Why Andrew Combs isn’t more of a Big Deal than he is is kind of a mystery to me. Were it 1975 rather than 2018, the handsome Texan with a beautifully melancholic voice and a penchant for literate tales of lovers and losers would likely be touring alongside Kris Kristofferson; having his songs covered by the likes of Glenn Campbell and Willie Nelson; and hanging out with songwriting legends like Harry Nillson and Leonard Cohen. He’s simply that good; and though he is highly respected in the Nashville writing community and a darling of music critics worldwide, he’s hardly a known entity, even among folks who like their music rootsy and just under the radar. So please, if you have a minute, and you’re not familiar with Andrew Combs’ music, do yourself a favor and look him up on YouTube. Start with his playful and innovative video “Nothing to Lose” and from there wander through live performances of “Hazel,” “Rose Colored Blues,” “Dirty Rain,” “Too Stoned to Cry,” “Tennessee Time”…there’s plenty to choose from. A few years ago when he made his first big splash on the scene, it actually did seem as if Andrew Combs was going to become a Big Deal, but it seemed nobody knew exactly where to place his music. It’s a little too intellectual for country, a little too jazzy for alt-rock, and not quite showy enough for the Michael Bublé crowd. But that ambiguity seems to suit Combs just fine. Like the many of the characters in his songs, he’s a wanderer, and a seeker; and being tied down to any kind of format probably wouldn’t suit him. His most recent effort, Canyons of My Mind, delves deeper into political, spiritual, and ecological terrain than his previous records, and sonically adds a little more noise and wall-of-sound style in its production; and though he seems to have not quite found his full voice in this new landscape, it’s a rare treat to see an artist stepping out into unfamiliar territory come what may, and I for one am looking forward to see where he takes it on his next record. A five-year veteran of the Americana Festival, Combs, having recently become a father, told the committee he wanted to do something low-key this year, so they gave him a 9 PM Friday slot at the folk mecca that is the Station Inn, just before Ashley Monroe, and he took the stage with friend and fellow songwriter Charlie Whitten, who backed him up on guitar and vocal harmonies, adding an eerie, pitch-perfect vibrato-tinged whistle solo to Combs’ dark ballad “Hazel” that gave me goosebumps. In the tradition of Nashville songwriter performances, Combs introduced each song by crediting his co-writers, and gave the audience a few behind-the-music stories between songs. It was a warm and intimate performance, and Combs and Whitten took every advantage of the wood-box acoustics of the Station Inn and listening-room attention of the crowd assembled there. It was a pin-drop kind of show, the kind of thing that only certain performers can pull off. Andrew Combs did it with ease, aplomb, and a self-deprecating sense of humor that belied his genius. An artist and a gentleman: Combs proves it’s possible to be both.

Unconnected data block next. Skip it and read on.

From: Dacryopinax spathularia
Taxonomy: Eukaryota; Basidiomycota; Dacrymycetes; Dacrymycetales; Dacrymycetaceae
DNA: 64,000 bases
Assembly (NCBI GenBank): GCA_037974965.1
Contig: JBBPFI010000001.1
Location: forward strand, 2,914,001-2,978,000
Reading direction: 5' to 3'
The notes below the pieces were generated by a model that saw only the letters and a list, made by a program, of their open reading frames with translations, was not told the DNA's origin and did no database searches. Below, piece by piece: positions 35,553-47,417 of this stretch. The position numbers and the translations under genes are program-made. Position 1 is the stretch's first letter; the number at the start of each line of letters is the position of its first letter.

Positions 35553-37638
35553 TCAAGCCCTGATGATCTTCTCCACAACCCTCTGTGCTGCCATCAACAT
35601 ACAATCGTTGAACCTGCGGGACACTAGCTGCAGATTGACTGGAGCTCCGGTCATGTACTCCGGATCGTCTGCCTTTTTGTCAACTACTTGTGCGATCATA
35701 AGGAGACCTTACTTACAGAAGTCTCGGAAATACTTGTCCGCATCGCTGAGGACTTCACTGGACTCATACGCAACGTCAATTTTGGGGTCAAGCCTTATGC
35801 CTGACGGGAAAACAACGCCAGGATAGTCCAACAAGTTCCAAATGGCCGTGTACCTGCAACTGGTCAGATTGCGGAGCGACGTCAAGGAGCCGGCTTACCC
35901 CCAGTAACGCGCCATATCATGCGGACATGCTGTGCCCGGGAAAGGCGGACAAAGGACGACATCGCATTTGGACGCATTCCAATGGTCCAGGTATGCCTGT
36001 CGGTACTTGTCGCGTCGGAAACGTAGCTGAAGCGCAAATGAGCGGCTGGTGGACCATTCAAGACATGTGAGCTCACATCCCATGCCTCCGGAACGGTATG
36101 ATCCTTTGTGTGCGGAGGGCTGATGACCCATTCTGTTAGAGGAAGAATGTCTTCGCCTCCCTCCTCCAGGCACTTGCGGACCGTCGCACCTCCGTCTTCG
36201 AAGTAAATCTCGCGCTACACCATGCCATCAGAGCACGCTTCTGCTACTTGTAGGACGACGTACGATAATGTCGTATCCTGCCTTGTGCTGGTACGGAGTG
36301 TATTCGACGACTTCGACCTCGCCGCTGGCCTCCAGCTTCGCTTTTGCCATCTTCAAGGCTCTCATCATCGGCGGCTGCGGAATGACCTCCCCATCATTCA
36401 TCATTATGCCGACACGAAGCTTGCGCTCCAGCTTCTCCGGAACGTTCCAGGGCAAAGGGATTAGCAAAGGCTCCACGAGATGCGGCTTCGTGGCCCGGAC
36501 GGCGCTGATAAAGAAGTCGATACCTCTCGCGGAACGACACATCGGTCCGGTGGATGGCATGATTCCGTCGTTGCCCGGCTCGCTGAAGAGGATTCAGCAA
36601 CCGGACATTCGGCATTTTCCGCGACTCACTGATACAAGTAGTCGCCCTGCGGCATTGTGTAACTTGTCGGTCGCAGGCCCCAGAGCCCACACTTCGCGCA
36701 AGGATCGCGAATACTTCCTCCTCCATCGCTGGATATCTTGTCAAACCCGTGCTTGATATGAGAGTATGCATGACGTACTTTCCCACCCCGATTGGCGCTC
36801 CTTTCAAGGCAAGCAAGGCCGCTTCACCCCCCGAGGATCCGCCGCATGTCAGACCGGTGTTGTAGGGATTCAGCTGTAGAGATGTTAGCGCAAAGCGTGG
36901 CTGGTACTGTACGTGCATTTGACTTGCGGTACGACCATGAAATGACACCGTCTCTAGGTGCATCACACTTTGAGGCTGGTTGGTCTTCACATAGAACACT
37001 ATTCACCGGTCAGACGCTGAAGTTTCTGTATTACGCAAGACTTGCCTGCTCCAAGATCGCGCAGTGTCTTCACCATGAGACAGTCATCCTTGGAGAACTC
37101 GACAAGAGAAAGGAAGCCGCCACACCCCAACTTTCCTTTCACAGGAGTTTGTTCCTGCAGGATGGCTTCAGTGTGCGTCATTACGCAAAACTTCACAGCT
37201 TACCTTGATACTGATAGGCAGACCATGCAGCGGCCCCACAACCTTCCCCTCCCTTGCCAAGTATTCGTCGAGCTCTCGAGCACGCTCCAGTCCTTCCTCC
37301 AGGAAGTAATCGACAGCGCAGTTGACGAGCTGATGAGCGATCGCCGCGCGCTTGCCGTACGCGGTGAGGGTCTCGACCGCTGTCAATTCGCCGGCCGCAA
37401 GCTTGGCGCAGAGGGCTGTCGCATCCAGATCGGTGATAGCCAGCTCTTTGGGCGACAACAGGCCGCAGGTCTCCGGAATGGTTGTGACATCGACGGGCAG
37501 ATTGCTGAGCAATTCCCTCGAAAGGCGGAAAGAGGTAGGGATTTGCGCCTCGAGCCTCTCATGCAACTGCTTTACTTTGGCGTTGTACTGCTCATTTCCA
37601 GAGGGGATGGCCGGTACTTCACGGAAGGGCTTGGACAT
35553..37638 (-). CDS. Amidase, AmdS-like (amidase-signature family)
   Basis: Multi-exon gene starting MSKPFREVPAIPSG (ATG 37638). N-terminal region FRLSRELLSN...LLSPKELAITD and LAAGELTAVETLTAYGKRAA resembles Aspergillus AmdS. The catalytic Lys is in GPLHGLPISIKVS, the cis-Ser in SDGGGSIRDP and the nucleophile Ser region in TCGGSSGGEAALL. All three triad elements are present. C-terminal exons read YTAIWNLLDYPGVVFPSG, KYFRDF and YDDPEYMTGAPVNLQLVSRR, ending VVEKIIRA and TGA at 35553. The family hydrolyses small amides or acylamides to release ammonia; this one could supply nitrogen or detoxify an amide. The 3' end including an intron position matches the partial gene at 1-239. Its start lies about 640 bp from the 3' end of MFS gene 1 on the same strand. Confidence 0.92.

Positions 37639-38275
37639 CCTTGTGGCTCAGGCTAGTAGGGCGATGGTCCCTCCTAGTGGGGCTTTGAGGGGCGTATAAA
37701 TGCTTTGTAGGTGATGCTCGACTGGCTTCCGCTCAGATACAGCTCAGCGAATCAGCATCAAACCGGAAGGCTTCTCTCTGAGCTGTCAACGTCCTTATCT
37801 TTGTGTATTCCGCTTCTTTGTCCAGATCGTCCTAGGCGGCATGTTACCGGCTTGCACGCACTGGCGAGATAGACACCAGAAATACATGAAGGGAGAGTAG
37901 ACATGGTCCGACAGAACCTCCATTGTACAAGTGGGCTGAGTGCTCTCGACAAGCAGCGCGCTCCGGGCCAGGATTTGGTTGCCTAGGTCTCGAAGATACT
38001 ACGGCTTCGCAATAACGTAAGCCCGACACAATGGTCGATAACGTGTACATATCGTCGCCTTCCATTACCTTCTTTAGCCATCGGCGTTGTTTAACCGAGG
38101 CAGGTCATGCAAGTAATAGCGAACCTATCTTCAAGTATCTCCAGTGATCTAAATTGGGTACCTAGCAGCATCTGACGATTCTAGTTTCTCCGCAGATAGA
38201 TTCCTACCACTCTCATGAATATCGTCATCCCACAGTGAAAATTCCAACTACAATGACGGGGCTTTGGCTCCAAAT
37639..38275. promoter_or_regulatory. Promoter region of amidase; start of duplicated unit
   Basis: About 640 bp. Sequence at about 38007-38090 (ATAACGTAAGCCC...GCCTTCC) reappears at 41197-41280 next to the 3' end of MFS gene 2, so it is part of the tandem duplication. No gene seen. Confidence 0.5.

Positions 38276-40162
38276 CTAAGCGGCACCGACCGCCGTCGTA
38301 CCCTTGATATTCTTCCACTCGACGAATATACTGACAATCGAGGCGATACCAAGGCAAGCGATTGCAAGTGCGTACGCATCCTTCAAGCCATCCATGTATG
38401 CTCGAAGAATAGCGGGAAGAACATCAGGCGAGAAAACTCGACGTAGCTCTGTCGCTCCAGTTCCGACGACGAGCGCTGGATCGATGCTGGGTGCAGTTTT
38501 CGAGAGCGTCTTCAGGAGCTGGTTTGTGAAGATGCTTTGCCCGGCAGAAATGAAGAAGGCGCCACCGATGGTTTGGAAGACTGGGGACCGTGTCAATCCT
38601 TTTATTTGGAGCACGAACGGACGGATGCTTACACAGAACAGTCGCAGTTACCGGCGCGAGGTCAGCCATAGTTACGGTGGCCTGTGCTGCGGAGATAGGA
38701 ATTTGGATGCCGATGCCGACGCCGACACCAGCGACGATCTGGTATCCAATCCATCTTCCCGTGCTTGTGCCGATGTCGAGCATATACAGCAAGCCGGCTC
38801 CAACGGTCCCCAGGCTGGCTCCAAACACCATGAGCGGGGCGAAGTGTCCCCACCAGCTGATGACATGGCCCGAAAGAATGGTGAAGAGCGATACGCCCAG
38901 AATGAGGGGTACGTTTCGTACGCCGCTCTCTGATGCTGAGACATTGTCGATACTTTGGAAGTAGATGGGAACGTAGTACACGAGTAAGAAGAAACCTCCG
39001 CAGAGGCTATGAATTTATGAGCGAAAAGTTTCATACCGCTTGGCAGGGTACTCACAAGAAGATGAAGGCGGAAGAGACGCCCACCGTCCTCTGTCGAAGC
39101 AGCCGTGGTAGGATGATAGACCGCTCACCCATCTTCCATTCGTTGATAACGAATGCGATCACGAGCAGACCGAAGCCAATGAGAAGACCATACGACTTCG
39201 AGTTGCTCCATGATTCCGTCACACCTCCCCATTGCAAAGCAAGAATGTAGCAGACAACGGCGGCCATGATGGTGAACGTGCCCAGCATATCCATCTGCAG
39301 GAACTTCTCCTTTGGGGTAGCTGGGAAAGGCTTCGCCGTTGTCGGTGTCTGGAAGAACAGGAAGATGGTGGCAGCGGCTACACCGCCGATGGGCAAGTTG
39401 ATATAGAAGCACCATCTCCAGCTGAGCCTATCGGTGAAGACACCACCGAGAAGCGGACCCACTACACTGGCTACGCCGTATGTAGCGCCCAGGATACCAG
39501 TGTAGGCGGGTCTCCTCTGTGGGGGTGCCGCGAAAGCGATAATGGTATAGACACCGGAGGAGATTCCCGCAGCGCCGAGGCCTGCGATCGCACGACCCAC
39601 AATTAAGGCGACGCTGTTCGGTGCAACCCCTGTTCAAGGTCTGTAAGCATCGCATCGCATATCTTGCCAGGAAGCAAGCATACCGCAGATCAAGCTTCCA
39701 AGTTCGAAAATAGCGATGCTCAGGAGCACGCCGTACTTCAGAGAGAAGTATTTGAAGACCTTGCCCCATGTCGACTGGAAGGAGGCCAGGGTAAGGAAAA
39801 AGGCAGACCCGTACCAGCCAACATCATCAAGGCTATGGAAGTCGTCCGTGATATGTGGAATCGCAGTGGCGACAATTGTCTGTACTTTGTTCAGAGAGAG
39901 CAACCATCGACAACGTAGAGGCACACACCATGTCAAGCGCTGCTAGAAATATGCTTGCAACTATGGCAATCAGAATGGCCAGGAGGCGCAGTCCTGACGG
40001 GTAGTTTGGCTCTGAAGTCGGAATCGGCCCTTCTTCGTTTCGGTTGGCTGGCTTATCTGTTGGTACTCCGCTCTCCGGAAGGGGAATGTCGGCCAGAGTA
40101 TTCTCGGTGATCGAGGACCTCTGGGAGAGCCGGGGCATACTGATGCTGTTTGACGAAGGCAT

1 thought on “Top Picks: Our Writer/Photographer’s 6 Highlights from Americana Fest 2018

Leave a Reply!